science, technology, skilled labor, discoveries and machines.
Suddenly, ordinary people's curiosity focused on the possibilities offered by science. And they wanted to read stories that would allow them to travel to an imagined future of scientific wonder. Describing the impact of science on the imagination, George Cary Eggleston wrote in 1874: “The appetite for the marvelous is universal, and from the dawn of literature until now there have always been wonderful stories of all men read with enthusiasm. However, ours is a scientific age, an age of easy disbelief, an age of questions, doubts and lack of faith, and we do not easily accept, even in the half-hearted and constructive way in which we are believed to enjoy
It is not supported by concrete facts.” A futuristic culture, which saw the earth conquered by the train, the water conquered by a steamship, even hot air balloons, made a newspaper from 1833 dream of “a time in perspective in which our atmosphere will be crossed with such ease like our water... “These advances made the measurement of time more important. In 1817, the Welsh social reformer Robert Owen campaigned for an eight-hour working day with the slogan: "Eight hours of work, eight hours of recreation, eight hours of rest." So if human life is suddenly divided by a clock, why not invent something that can conquer time?
Before clocks and machines swamped civilization, time travel tales like Memoirs of the Twentieth Century, written by Samuel Madden in 1733, imagined life in a different time, but lacked a scientific vehicle to navigate it. . Today, stories from The Time Machine to Timeless continue to captivate and inspire, but the first time machine was lost to time. Seven years before H.G.'s legendary book Wells, The Clock That Turned Back appeared. Written in 1881, it is the first story to use a device, in this case a grandfather clock, to transport humans through time. The concept of time machines required a convergence of science, imagination and the sun.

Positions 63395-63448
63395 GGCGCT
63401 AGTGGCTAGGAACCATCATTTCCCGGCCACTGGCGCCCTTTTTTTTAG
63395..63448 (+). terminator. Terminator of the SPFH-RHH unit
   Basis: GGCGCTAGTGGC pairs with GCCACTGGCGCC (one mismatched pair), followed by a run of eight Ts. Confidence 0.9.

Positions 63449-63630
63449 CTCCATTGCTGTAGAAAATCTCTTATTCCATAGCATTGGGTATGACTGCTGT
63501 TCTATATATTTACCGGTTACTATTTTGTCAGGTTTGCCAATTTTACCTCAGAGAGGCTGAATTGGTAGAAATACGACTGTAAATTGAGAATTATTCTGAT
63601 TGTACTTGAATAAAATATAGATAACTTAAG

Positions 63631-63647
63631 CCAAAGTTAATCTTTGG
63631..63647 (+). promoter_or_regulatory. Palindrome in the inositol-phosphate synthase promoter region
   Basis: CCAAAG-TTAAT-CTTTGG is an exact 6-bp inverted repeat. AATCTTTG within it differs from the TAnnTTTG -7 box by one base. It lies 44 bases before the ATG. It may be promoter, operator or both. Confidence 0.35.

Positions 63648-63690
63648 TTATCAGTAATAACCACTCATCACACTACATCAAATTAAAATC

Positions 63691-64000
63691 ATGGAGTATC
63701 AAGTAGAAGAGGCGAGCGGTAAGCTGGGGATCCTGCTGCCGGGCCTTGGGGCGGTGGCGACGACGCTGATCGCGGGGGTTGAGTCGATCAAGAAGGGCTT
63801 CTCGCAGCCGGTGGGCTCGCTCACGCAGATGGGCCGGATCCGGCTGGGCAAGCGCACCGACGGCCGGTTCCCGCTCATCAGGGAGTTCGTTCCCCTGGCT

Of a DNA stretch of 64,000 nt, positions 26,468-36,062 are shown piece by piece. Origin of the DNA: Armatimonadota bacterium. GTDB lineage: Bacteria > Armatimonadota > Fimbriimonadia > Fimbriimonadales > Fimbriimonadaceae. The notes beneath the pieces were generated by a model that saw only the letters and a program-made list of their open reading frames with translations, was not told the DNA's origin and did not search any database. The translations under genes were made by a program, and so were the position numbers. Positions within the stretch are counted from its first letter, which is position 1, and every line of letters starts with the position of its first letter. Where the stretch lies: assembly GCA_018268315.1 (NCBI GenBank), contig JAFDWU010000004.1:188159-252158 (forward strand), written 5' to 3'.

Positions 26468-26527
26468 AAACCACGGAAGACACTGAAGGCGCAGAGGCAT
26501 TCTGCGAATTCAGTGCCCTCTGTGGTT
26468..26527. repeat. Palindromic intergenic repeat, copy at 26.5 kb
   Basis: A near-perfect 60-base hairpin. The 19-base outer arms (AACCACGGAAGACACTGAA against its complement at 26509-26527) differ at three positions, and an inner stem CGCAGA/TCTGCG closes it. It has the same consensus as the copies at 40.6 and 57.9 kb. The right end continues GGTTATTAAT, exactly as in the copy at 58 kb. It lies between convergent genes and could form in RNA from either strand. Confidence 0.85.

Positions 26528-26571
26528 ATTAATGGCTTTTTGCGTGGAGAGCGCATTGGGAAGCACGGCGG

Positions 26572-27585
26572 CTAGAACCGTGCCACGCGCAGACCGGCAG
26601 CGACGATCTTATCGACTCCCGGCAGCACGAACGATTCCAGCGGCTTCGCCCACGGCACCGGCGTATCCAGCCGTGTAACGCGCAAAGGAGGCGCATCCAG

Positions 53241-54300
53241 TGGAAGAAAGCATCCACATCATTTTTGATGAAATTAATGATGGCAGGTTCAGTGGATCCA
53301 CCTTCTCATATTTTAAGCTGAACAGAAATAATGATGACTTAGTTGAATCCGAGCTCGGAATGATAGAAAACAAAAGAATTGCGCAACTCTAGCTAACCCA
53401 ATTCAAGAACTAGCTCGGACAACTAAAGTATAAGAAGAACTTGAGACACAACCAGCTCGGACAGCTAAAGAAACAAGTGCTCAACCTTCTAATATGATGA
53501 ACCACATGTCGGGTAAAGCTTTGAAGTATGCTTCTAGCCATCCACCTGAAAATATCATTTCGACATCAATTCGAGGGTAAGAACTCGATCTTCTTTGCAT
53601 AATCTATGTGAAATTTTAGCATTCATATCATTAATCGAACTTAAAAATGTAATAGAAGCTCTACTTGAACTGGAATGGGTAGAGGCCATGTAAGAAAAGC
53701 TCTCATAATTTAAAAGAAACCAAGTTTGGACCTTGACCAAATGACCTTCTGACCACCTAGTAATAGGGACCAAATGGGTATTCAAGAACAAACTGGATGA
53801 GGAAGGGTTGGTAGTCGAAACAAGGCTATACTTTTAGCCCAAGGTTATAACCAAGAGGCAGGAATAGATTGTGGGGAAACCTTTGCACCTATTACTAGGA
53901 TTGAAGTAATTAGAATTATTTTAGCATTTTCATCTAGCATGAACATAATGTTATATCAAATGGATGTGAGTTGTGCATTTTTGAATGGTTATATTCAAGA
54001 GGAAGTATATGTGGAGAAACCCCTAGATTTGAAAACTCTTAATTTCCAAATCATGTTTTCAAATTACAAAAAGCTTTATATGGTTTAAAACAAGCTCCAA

A newspaper called The Sun... not the fireball star. Edward Page Mitchell was editor of The Sun, the most widely circulated New York City newspaper in the world at the time. Endlessly creative, Mitchell wrote the first stories about scientific teleportation, artificial intelligence, faster-than-light travel, freezing and resurrecting a life form, a peaceful alien, surgically altered personalities, the invisible man, and a time machine. The problem is that the only thing that his revolutionary stories did not include was his name. All but one of his stories were printed anonymously at a time when there was no international copyright law, so the stories were easily stolen and reprinted.
The only reason anyone knows Mitchell today is because science
fictionhistorian Sam Moskowitz spent three years poring over microfilm and reconstructing his stories for Edward Page Mitchell's 1973 The Crystal Man: Stories. Moskowitz went back in time to save Mitchell for the future, but it didn't work. His book is out of print, difficult to find and also falling into oblivion. Being forgotten is easy for a person who does not seek glory. In 1916, Mitchell received an offer to leave The Sun for the prestigious New York Times and turned it down, happy that the publication allowed him the freedom to publish his stories.
When he retired from working in the city that never sleeps, he moved to an isolated farm in Rhode Island. His secluded property stretched for 40 miles and was described by Mitchell as "an enclosure of treetops, untouched by human presence." He not only put aside modern life, but he despised modern conveniences such as electricity, gas and central heating. All there was was time. All he brought with him was his wife and his collection of six thousand books. His love and his imagination. When Mitchell died following a heart attack in January 1927, a two-page obituary in Literary Digest, the leading news magazine of the time, described him as “barely known, even as a name, to the general public.” Edward Page Mitchell was the invisible man.
However, the waves of influence emanating from his creations continue to travel through time and inspire us today. The only proof that we have the ability to change the future even if no one knows who we are. And as always, thanks for watching. I want to thank NBC's Timeless for producing this video with me. To watch the trailer, click here; For more information, please see the description below. I need to find out what happened to my time machine. So yes.